Hiruka emulates Sanath
In 1997, a team of women cricketers apprehensively set foot into the tournament, not knowing what to expect. But mind you it was the Woman’s Cricket World Cup. With next to no experience, the Sri Lankan Women’s Cricket Team made their first appearance on the international stage at this event.
Thirty-one-year-old Hiruka Fernando was part of this team, and now looks back on her nine year career as a cricketer, as an experience that added a great deal to her life. “I was always extremely keen on sports”, she recalled, adding that in her life as a student sports was one of the key components.
A student of Holy Family Convent, Dehiwela, she captained her school softball team, was an active member of the Netball and Athletics teams. However, cricket had always been her favourite sport.
“My biggest inspiration came from the legendary Sanath Jayasuriya”, says Hiruka enthusiastically. “I have not encountered any other player who has inspired me as much.” Hiruka’s style of playing has, on occasion, been compared to that of Jayasuriya.
And having left school, she furthered that interest, joining the Sri Lankan Women’s Cricketing Team, (coached by Ms. Gwen Herath) as one of the main players in the batting line up. “Joining the cricket team, being lucky enough to have a wonderful coach, and having the opportunity to compete internationally was something of a life’s dream for me”, said Hiruka shyly. “Competing at the World Cup for the second time in the year 2000, we felt far more confident of ourselves, and were able to enjoy ourselves much more, as opposed to our previous time at the World Cup.”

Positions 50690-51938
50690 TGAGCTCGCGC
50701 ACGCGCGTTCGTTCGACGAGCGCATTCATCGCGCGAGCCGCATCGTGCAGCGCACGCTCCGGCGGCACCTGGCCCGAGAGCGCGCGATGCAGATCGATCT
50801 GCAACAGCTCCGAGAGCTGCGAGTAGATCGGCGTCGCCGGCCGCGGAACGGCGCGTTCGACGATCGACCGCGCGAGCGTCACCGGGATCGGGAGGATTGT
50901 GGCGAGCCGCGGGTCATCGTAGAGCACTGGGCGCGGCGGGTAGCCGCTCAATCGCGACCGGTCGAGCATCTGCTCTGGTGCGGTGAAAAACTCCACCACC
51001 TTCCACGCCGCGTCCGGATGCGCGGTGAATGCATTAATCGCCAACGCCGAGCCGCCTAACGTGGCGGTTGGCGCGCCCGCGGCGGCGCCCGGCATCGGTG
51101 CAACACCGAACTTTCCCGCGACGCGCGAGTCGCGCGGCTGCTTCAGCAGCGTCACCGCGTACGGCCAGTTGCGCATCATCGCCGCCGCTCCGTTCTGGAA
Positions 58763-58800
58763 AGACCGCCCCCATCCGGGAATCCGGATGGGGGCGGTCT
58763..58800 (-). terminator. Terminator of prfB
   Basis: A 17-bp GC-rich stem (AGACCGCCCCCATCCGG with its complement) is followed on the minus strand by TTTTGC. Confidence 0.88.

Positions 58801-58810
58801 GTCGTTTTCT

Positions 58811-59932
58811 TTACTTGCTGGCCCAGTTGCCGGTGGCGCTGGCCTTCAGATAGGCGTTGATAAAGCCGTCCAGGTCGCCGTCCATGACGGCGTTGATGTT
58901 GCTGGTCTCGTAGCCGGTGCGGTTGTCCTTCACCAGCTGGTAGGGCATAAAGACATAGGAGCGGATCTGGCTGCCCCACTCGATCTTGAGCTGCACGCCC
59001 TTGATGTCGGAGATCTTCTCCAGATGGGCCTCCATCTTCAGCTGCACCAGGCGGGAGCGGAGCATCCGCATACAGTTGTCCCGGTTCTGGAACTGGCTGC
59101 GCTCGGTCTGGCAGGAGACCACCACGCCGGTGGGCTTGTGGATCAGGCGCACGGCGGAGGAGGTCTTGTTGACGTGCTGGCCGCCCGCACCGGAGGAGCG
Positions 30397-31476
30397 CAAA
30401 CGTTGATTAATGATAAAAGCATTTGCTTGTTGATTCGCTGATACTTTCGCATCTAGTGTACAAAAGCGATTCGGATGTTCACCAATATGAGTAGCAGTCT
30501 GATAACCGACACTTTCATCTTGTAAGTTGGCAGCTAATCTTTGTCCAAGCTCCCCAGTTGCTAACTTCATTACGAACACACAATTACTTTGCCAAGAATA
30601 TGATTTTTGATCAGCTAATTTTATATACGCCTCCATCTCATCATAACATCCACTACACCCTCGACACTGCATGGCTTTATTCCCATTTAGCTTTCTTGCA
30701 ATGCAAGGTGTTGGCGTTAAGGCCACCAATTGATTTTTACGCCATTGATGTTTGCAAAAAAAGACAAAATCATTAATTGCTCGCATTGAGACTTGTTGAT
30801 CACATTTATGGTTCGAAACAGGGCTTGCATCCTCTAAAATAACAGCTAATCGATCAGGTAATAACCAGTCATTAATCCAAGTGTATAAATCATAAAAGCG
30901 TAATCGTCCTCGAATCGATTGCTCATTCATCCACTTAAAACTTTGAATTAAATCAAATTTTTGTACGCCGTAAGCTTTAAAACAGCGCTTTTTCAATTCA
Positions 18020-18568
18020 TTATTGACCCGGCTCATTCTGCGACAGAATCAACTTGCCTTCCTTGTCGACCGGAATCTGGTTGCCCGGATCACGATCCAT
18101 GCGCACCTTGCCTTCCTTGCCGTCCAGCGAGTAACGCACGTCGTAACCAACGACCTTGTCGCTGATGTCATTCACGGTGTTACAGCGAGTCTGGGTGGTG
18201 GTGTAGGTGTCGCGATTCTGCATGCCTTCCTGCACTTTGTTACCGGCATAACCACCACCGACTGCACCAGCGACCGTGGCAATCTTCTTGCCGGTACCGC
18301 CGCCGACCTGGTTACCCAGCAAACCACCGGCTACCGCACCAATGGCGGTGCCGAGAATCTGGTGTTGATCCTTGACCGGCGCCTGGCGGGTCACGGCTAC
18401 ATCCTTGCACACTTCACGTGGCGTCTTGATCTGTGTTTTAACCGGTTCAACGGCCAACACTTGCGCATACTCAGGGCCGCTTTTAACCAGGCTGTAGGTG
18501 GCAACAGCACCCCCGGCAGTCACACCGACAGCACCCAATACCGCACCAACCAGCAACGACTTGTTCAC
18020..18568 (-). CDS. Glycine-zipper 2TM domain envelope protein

In fact, at the World Cup of 2000, the Sri Lankan Team was placed sixth, going on to beat South Africa at the world cup in 2005. Now working at Unichela Garments in MAS Holdings, Hiruka has retired from the Sri Lankan team, and focuses all her attention on her family.
Hiruka is married to Primal Liyanage of the popular rock band Flame, and they have a young son- Hershel Primrock Liyanage. Women cricketers are indeed something of a rarity, but, according to Hiruka, there is a great deal of potential in the women’s cricket scene, with many young upcoming players waiting to take the spotlight. In the years to come, I would love to be remembered for my playing, reflects Hiruka. “The love of sports, especially cricket has been a very big, very special part of my life, and I look forward to what the future holds for my fellow cricketers.”